5) Egyptian gas supplies to Israel have become the focus of a wide-ranging corruption investigation into the dealings of Hosni Mubarak, The National reports. The prosecutor alleges the deal has cost Egypt more than $714 million in lost revenue, and the future of the exports is now in doubt. The prosecution's case hinges on allegations the Egyptian government sold gas at below market price, with key government figures, including Mubarak, receiving kickbacks.
6) Anyone is allowed to read on the internet leaked documents about the prisoners held by the US at Guantánamo, except for the lawyers who represent the prisoners, the New York Times reports. Joseph Margulies, a Northwestern law professor who represents Abu Zubaydah, the detainee accused of being a terrorist facilitator who was waterboarded by the CIA, said he could not comment on the newly disclosed assessment of his client. "Everyone else can talk about it," Margulies said. "I can't talk about it."
The prohibition for Guantánamo lawyers has serious implications, said Margulies. Decisions about who gets released have been influenced by politics and public pressure as much as by legal standards, he said. "It's important to be able to use these documents to shape and inform the discussion in the public square," he said. If a leaked risk assessment contains clearly disproved accusations about a prisoner, a lawyer should be able to publicly refute it, he said.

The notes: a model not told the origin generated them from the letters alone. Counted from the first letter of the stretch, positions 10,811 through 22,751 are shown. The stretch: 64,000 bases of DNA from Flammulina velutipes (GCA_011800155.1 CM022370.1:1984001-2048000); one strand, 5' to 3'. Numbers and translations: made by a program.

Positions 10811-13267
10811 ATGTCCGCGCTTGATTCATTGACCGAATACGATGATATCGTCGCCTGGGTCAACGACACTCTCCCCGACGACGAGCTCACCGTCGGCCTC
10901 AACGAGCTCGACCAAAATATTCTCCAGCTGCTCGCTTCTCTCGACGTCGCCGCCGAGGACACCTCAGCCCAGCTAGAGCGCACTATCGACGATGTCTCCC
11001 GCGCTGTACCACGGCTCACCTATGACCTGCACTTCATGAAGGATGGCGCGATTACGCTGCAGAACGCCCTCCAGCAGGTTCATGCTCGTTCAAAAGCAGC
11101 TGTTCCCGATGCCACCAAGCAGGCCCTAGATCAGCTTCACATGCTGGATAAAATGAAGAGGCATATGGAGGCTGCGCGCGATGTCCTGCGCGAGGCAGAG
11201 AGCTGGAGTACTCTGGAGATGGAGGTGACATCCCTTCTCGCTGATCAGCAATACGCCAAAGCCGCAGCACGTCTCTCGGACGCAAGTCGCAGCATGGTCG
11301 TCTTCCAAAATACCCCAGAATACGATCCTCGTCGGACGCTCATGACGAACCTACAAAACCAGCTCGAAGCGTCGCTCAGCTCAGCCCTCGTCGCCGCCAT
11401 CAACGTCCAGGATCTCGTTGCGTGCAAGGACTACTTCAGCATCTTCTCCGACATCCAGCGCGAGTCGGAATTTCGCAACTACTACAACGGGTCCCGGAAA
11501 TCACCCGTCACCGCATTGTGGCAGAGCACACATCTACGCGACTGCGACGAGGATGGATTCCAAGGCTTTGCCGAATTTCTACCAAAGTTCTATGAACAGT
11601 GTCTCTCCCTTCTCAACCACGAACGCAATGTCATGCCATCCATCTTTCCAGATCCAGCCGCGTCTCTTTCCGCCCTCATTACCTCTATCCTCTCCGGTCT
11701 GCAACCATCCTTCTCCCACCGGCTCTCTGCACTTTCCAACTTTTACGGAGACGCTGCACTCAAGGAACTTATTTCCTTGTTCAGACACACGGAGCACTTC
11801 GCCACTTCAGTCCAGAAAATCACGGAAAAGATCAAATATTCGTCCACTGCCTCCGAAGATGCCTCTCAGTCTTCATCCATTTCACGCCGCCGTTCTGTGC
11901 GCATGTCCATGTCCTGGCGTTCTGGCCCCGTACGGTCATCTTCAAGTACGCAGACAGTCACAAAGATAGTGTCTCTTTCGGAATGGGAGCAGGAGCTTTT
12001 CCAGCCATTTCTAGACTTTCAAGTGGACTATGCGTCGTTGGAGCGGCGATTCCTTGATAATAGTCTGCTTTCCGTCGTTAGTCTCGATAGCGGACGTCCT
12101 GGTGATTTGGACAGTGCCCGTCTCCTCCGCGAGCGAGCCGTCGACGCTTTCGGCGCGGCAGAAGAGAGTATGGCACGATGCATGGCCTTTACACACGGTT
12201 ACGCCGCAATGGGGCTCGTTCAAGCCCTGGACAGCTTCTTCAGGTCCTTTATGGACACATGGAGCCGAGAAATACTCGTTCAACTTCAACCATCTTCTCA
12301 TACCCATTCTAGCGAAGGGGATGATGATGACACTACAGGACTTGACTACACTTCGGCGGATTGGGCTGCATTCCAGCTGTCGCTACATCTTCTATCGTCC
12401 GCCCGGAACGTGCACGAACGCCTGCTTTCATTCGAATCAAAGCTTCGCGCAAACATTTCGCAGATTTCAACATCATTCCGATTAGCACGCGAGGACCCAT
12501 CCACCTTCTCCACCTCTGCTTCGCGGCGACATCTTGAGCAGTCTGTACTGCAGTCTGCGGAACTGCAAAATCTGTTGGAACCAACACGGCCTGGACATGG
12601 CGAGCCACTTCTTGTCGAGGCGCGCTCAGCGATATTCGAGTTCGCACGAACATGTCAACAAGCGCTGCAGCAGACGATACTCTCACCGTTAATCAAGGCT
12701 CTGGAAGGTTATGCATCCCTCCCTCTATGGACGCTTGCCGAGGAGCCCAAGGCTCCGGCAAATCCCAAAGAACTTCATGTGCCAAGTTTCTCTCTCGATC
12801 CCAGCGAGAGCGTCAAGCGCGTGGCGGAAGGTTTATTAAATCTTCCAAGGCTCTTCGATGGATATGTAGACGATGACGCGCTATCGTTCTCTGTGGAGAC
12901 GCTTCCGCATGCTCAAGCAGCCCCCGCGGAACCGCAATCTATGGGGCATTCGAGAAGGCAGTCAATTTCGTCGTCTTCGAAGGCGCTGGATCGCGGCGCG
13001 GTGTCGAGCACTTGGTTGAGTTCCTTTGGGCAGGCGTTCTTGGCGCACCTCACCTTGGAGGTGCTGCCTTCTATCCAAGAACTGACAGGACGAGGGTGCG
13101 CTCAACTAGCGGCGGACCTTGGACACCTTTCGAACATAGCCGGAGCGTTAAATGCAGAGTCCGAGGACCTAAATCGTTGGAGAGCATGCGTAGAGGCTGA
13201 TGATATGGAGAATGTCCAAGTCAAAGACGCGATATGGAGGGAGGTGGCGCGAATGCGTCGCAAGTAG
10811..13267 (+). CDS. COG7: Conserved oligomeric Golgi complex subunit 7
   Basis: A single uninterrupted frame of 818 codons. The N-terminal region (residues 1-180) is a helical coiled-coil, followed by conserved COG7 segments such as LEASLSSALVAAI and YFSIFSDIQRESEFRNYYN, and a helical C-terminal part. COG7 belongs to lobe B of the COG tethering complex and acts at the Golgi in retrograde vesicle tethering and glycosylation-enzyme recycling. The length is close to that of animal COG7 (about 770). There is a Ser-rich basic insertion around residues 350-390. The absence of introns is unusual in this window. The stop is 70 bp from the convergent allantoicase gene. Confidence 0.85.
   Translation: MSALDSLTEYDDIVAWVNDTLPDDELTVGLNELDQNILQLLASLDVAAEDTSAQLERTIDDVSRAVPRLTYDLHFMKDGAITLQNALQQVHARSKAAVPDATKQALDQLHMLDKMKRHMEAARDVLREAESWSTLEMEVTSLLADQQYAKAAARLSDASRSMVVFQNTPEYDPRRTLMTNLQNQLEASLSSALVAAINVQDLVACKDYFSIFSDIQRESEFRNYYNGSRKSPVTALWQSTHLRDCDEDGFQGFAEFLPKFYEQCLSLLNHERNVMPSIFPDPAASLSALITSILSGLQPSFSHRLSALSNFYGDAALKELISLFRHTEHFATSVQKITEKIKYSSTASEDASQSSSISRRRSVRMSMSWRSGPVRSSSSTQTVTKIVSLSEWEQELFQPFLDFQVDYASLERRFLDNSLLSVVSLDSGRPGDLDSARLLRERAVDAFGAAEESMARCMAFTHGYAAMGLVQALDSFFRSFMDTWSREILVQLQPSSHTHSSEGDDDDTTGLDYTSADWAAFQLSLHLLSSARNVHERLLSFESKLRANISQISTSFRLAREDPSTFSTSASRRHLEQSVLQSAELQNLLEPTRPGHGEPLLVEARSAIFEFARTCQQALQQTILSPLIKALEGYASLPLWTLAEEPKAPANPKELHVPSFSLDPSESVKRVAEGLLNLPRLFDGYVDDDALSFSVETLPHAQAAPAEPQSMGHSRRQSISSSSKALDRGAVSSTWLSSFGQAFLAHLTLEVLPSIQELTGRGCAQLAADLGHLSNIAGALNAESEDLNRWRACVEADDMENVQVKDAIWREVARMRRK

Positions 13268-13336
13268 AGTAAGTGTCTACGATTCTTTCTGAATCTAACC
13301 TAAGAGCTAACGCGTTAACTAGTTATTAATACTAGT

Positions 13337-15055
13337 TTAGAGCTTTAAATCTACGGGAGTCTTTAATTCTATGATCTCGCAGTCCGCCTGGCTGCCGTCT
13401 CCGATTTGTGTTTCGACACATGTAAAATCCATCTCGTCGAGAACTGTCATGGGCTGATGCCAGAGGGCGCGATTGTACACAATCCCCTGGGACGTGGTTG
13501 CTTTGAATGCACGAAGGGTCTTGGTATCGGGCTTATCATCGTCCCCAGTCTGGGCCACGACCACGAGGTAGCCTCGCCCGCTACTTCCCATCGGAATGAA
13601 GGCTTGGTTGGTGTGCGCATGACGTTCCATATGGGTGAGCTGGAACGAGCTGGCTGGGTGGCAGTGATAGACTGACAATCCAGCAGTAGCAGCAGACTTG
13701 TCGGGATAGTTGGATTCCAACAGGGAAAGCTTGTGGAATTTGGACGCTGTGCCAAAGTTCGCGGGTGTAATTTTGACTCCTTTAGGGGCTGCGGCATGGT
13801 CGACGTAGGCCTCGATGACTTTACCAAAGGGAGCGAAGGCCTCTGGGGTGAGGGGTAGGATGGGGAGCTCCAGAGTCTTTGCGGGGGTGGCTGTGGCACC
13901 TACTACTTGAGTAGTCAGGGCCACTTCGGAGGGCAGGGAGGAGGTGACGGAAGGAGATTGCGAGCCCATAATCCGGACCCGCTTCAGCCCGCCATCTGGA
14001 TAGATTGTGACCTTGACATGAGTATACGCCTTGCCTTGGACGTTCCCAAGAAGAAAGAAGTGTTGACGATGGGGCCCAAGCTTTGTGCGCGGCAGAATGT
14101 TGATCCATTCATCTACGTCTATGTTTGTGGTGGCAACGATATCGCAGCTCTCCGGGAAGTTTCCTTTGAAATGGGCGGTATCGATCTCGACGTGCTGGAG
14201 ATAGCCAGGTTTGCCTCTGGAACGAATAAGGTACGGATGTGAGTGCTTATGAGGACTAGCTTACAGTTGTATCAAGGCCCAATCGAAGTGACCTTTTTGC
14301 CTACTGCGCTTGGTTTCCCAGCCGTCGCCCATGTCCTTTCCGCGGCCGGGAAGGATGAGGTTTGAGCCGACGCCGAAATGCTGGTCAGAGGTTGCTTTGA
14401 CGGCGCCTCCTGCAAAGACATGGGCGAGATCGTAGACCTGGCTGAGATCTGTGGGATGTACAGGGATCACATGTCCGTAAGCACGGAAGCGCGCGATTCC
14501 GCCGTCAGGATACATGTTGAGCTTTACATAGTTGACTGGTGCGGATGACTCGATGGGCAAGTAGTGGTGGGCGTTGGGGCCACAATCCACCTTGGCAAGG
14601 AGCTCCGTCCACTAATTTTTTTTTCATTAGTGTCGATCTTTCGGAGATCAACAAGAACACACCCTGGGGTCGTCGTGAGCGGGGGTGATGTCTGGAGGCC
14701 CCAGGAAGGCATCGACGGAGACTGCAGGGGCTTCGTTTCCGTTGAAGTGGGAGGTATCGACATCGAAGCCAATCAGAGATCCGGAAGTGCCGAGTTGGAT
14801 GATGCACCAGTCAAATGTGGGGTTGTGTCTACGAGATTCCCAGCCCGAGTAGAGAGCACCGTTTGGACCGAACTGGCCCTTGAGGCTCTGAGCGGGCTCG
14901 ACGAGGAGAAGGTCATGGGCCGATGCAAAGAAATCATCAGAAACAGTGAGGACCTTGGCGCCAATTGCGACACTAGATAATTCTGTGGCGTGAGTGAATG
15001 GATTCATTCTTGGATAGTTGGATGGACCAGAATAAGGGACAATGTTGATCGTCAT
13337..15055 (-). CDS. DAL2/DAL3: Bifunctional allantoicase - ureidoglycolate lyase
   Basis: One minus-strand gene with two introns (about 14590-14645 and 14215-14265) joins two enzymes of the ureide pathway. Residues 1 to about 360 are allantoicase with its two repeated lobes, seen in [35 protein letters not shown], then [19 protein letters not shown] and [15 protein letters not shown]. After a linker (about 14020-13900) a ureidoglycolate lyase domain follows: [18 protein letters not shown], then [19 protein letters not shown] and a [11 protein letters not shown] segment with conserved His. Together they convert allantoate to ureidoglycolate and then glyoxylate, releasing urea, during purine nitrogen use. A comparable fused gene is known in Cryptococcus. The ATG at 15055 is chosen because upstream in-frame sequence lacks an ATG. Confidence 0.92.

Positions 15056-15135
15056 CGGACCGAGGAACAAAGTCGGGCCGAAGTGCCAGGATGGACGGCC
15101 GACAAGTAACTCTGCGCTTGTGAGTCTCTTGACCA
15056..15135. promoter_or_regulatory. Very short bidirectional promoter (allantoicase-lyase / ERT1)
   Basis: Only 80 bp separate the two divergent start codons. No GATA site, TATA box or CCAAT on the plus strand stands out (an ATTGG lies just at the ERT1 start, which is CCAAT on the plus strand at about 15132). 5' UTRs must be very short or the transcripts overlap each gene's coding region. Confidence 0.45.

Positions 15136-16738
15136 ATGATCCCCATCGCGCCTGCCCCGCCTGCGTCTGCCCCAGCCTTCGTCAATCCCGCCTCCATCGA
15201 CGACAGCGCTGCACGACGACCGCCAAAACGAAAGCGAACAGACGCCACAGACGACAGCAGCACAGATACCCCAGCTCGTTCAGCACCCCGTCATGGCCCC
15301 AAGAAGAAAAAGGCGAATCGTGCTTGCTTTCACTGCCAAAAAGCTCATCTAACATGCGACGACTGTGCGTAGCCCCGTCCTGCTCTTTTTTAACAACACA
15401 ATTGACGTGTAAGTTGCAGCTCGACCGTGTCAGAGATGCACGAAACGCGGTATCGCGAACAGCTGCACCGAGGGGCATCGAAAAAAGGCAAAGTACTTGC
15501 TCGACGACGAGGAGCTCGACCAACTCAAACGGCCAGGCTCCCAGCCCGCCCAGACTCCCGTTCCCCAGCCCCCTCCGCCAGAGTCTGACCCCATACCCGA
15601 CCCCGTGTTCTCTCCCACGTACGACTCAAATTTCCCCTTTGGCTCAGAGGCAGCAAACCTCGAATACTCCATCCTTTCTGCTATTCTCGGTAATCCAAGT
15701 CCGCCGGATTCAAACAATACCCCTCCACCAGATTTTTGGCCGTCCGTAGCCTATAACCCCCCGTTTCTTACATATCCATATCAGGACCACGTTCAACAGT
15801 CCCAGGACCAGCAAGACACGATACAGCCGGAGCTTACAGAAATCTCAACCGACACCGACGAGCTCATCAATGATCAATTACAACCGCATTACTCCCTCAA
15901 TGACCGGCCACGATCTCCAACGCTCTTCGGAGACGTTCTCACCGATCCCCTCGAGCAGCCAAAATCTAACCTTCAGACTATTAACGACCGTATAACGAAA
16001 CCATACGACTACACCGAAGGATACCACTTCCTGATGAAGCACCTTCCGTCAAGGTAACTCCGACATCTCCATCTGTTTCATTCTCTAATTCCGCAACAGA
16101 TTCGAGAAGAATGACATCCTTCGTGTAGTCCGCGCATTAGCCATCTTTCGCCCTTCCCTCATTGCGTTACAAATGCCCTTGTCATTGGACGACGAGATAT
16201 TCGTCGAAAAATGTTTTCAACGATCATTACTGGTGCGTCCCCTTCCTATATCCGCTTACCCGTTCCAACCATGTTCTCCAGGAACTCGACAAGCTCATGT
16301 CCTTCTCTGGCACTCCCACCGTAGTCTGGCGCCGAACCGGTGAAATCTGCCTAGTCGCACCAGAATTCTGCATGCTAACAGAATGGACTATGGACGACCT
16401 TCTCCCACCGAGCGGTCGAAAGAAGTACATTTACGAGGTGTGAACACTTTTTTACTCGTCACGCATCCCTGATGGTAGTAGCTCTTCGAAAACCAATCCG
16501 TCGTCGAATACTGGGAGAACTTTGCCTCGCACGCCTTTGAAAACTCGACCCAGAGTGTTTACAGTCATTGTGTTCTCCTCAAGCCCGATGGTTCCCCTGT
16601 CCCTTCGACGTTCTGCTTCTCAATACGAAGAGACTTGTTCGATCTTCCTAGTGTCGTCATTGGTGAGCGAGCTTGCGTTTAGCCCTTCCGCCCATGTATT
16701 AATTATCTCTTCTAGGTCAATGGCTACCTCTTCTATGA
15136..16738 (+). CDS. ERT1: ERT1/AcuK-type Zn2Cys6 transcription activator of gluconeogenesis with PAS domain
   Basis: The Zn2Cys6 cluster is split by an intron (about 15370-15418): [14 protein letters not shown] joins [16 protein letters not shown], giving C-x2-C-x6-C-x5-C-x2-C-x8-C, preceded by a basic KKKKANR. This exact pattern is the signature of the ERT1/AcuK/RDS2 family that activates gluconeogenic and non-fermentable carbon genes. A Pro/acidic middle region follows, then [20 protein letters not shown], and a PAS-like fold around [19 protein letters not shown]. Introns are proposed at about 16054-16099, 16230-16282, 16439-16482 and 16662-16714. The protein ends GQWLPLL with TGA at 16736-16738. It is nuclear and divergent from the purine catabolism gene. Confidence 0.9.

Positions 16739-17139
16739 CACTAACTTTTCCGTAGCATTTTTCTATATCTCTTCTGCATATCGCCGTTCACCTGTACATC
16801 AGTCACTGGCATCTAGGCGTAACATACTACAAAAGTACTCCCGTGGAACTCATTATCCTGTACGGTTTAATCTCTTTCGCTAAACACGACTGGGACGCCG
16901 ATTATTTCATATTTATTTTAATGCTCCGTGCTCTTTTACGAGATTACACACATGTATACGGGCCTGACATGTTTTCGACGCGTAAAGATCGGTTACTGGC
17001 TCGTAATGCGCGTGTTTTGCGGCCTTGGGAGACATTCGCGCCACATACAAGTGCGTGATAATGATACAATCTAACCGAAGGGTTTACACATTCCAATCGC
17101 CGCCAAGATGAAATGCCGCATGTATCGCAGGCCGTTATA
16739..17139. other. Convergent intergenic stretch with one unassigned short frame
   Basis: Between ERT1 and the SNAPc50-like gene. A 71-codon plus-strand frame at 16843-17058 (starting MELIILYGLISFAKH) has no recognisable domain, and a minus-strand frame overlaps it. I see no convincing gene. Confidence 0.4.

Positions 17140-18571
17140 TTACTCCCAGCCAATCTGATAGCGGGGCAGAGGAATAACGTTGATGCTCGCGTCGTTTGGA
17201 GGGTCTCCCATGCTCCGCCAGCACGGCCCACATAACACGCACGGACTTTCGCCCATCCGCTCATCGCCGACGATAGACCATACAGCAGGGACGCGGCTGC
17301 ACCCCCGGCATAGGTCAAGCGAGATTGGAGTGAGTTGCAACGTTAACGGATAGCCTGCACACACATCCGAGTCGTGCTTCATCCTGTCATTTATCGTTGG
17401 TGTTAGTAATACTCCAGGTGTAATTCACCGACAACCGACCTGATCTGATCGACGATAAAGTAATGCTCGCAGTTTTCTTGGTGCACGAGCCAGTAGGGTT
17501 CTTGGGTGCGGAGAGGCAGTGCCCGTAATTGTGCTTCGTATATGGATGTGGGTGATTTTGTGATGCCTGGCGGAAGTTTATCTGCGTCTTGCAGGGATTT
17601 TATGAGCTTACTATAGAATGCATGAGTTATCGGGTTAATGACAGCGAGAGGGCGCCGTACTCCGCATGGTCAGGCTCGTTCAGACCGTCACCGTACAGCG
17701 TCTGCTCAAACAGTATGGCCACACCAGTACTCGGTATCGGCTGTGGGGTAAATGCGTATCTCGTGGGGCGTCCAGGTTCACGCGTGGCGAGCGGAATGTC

7) Fatah and Hamas announced an agreement in principle on Wednesday to end a years-long internal Palestinian schism, the New York Times reports. A Hamas spokesman said the two sides had reached a preliminary agreement to form a transitional unity government for the Palestinian territories to be followed by new elections after a year. Another Hamas spokesman credited Egyptian mediators with helping achieve the deal. The tentative deal is the first sign that the recent upheaval in the region, and specifically the Egyptian revolution, has reshuffled regional diplomacy, the Times says. The agreement appeared to catch the Obama administration by surprise, the Times says.
8) Washington voices who claim Iran's "Green Movement" is united in a desire for "regime change" are misrepresenting Iran's opposition, writes Ali Gharib for Inter Press Service. "There are different groups," said Shirin Ebadi. "Some think we have to throw the regime out. But some others think this will not be possible without bloodshed, so the best thing is to do is use the present constitution." Ebadi herself still believes that the constitution has provisions that, if enforced, could enable reforms and that outright regime change would likely bring violence.